The Ever-Changing Relationship Between Custodians And RIAs

In the early 20th century, it was common for saloons to offer a free lunch buffet to customers who bought at least one drink. This was a popular concept until bar patrons realized that the lunchtime drinks had been significantly marked-up and the food loaded with salt to boost thirst. Thus, was born the phrase: 

There’s no such thing as a free lunch.



That phrase, which describes a core truth of economics, should resonate with RIAs as we navigate the future with a key partner – our custodians. In recent years, we have rightly and successfully pressed custodians to lower the fees we pass on to our clients. Today, those charges hover near zero. While that’s great for our clients and us, it has put tremendous strain on our partners, who have been deprived of a significant revenue stream. 

I believe custodians will increasingly look to fill that void with custody or consulting fees charged to RIAs. And that’s just fine with me. Here’s why:

Partnerships need to make sense. A relationship isn’t a partnership if one side consistently benefits from the other’s costly concessions. While custodians still generate significant money from other activities, they need to replace the revenue lost in their givebacks to RIAs. If we want to maintain true partnerships with our custodians, we need to pick up some of the costs associated with the services we receive. Because TNSTAAFL.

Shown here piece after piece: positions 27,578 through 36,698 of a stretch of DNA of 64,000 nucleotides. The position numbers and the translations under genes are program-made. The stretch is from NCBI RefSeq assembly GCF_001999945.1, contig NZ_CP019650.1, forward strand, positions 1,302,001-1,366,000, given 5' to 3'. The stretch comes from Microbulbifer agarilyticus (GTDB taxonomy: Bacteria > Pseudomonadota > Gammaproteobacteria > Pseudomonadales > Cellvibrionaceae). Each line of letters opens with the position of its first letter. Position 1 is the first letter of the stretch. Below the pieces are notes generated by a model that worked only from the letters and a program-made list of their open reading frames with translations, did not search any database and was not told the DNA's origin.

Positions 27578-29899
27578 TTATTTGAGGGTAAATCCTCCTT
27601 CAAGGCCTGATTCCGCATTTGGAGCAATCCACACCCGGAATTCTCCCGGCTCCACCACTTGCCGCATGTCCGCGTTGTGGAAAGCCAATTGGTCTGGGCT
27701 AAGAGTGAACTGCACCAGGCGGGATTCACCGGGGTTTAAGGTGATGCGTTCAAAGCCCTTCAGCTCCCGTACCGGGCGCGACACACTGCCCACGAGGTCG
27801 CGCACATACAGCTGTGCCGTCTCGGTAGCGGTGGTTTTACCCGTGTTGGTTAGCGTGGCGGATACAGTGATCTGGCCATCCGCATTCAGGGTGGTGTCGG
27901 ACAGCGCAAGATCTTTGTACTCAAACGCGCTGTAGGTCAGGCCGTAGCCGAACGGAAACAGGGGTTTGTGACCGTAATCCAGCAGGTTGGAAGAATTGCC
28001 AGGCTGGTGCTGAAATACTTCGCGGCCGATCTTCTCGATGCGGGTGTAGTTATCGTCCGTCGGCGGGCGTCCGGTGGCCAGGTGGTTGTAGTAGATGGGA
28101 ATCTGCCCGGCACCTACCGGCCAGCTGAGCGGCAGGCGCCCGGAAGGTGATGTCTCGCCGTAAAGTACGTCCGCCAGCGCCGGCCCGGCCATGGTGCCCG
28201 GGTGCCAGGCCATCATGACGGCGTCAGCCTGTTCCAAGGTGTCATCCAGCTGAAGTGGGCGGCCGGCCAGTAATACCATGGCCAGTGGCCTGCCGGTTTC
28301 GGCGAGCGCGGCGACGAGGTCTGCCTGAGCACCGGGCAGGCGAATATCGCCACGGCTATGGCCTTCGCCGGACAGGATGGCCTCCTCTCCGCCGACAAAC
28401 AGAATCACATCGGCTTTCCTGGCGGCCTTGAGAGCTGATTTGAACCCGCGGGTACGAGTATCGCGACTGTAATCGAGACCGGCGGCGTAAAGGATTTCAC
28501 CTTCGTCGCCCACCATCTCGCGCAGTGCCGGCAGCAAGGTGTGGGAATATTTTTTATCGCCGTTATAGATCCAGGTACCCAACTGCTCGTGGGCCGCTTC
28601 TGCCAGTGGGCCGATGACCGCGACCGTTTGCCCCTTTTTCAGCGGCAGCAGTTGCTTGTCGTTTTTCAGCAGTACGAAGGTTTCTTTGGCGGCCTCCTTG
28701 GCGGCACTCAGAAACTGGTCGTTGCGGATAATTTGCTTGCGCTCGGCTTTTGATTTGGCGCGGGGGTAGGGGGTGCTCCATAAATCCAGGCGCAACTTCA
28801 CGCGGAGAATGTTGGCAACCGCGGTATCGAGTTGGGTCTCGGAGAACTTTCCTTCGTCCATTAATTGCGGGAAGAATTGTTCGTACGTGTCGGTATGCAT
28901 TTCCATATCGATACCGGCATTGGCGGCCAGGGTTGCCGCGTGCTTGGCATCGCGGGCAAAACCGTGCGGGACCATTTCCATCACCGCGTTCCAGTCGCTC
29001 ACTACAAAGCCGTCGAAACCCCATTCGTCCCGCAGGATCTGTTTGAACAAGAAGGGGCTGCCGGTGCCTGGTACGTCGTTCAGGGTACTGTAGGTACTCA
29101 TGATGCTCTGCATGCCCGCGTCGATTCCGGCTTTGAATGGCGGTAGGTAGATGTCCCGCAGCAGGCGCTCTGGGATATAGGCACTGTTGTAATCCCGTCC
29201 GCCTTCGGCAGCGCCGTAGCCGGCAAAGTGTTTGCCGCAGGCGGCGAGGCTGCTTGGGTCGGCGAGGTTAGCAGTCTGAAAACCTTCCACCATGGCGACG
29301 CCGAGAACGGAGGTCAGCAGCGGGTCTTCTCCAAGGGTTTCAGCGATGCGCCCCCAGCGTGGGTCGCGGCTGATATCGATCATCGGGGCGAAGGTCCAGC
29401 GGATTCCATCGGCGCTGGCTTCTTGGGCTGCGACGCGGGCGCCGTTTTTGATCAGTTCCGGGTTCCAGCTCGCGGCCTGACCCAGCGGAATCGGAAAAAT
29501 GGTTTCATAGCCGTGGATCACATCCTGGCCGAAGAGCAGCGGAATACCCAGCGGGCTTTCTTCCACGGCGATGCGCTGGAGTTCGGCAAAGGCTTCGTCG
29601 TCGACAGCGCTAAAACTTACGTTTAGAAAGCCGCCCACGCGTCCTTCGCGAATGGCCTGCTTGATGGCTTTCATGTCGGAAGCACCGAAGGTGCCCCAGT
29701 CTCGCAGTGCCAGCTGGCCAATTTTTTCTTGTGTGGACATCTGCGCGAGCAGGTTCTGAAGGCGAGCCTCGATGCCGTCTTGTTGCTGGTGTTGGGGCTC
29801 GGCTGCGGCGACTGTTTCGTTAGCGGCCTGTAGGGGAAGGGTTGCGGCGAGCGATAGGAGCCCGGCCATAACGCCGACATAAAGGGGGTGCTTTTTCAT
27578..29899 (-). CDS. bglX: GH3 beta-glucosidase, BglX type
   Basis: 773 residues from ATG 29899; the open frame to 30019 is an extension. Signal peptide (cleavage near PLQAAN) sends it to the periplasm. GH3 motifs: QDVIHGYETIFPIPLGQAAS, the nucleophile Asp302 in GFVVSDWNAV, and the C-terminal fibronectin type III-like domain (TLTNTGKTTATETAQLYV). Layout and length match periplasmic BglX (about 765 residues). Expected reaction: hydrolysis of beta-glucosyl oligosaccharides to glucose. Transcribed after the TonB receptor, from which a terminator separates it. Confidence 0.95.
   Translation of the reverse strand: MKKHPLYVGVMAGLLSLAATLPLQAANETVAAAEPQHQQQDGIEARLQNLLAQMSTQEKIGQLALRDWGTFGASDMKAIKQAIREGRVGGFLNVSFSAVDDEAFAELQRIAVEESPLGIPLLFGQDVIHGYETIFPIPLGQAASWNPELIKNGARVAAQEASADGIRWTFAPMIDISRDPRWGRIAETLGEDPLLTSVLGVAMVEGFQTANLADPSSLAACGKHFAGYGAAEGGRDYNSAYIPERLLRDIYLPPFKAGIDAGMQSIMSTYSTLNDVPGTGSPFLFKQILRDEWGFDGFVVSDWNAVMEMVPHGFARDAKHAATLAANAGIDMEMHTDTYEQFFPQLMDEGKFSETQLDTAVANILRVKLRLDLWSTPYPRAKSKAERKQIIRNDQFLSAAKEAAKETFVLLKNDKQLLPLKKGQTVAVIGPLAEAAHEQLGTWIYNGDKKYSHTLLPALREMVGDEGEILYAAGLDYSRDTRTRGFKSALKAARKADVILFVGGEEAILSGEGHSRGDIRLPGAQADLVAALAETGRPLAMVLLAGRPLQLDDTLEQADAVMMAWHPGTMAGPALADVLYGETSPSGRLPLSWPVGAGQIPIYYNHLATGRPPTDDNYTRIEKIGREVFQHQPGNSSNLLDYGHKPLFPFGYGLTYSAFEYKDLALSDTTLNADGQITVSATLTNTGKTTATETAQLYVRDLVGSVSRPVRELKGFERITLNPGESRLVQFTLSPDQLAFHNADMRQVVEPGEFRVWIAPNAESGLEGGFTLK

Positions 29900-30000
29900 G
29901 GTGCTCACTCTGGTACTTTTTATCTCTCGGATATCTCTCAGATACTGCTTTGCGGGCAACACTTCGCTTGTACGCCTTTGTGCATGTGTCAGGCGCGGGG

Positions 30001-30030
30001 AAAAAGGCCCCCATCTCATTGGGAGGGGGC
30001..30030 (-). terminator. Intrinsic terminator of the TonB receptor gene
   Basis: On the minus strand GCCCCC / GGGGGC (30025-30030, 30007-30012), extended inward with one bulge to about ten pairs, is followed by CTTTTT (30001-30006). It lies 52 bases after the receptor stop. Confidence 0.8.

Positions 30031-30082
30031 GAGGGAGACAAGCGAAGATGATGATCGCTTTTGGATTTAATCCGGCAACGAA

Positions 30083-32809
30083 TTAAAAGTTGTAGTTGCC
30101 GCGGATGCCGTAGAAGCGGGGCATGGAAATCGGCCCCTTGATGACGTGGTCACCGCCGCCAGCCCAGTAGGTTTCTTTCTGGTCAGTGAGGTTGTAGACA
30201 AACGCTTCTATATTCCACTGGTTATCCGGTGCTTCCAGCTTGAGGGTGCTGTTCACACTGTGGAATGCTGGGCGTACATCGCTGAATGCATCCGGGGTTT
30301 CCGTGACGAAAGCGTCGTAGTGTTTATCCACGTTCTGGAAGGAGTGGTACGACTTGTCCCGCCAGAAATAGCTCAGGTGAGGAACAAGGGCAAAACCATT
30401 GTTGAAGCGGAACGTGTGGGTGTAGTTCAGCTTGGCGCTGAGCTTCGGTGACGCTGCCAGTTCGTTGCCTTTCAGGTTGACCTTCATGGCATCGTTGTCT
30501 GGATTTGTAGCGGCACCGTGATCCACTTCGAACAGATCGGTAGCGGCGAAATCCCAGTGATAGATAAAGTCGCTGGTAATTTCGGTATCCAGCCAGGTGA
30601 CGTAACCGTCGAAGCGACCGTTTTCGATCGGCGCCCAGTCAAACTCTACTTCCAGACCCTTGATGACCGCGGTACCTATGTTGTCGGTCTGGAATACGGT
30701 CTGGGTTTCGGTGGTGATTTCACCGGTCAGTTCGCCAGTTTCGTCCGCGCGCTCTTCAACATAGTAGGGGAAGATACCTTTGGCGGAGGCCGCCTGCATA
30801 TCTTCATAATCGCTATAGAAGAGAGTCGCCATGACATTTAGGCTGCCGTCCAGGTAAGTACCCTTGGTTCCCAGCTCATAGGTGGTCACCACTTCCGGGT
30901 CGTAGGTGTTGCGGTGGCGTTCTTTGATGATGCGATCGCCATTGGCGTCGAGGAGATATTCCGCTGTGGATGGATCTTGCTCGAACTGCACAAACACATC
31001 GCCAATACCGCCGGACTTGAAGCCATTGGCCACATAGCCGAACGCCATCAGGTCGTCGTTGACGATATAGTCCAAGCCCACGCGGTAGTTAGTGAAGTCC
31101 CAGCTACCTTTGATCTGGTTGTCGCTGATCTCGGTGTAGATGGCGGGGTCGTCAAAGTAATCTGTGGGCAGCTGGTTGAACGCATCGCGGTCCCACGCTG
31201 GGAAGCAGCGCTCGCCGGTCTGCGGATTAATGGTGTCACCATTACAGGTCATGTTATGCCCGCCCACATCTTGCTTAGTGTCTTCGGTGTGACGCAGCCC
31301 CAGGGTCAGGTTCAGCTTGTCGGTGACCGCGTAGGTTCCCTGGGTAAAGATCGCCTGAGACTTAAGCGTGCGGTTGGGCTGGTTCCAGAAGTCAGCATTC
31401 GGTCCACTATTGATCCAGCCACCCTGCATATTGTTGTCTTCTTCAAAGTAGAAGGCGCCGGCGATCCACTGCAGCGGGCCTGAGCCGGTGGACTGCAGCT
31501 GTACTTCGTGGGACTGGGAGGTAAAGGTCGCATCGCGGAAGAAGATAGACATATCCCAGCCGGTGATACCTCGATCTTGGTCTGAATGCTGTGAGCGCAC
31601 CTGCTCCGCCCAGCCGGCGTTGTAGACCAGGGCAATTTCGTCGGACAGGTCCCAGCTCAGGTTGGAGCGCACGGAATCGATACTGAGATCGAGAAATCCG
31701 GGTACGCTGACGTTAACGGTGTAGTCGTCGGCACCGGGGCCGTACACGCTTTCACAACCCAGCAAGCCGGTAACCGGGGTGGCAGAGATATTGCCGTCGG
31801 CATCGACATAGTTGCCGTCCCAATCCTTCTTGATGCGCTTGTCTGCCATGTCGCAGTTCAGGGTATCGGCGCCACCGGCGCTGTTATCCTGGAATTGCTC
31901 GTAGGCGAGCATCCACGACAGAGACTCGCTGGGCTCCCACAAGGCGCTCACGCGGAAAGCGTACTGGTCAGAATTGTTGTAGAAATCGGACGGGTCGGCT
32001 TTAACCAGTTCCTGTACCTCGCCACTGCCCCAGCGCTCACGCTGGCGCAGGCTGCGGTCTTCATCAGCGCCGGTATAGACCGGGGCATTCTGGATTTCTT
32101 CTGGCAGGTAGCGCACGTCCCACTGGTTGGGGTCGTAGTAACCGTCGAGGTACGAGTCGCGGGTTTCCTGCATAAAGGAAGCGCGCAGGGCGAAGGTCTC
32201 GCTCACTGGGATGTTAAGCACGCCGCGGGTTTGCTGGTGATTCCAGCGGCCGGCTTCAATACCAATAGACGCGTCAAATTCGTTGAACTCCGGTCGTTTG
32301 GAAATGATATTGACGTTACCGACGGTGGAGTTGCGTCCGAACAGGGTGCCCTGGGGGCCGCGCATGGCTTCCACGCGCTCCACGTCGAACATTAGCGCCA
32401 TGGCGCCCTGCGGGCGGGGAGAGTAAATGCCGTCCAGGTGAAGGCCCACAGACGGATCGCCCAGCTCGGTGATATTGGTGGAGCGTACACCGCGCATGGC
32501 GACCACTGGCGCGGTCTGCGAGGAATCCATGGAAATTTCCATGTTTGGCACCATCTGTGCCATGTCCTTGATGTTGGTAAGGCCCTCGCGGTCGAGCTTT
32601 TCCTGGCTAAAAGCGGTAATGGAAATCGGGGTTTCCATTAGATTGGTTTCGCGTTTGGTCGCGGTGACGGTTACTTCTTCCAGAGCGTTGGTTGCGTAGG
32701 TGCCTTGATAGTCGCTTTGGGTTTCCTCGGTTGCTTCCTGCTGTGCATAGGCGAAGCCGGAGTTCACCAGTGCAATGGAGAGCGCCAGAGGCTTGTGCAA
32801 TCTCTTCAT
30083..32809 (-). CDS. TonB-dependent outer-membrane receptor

Healthy custodians are an invaluable resource. RIAs stand to benefit when our partners are strong and able to grow their business. Our custodians have many more resources than we do, which gives them the ability to invest in technology and innovation. When properly funded, our custodians can develop scale and efficiencies may result in better services and more offerings for RIAs. 

RIAs increasingly look to custodians for help with practice management needs, technology implementation and growth decisions. We can’t expect our partners to expand their capabilities in those areas unless we are willing to support their efforts somehow. 

Sure, some custodians might use the fees solely to fatten their bottom line. But the beauty here is that competition will weed these firms out. TNSTAAFL, again.

Financial pressure can twist relationships. In the absence of trading fees, some custodians have instituted new revenue-generating policies, such as requiring the use of the custodian’s money market funds for our clients’ cash. Such efforts can misalign the needs of RIAs and the custodian. The fee void has also prompted custodians to expand their direct-to-consumer efforts, much to some RIAs’ irritation.

This dynamic is not unique to our industry. Take the airlines, for example. When consumers began demanding lower seat prices, the carriers said, you got it! Then began charging for checked bags, ticket changes, headphones and snacks – and jammed more people onto flights. The airlines did what they felt was necessary to cover their fixed costs, because TNSTAAFL. But the industry seriously damaged its image and relationship with the flying public.

Custodial fees, which have already been implemented on a limited basis by a few custodians, don’t sit well with some RIA principals. But such payments – either custodial or consulting fees -are the best way to address our current partnership challenges and opportunities. RIAs have to  accept some financial responsibility for the services we receive from the custodians. Not just because it’s the right thing to do, but because it’s the smart thing, too. The custodians are indispensable to our industry. They make it possible for us to serve our clients. We must make it possible for the custodians to continue to serve us.

That’s how it works. There’s no such thing as…. well, you know.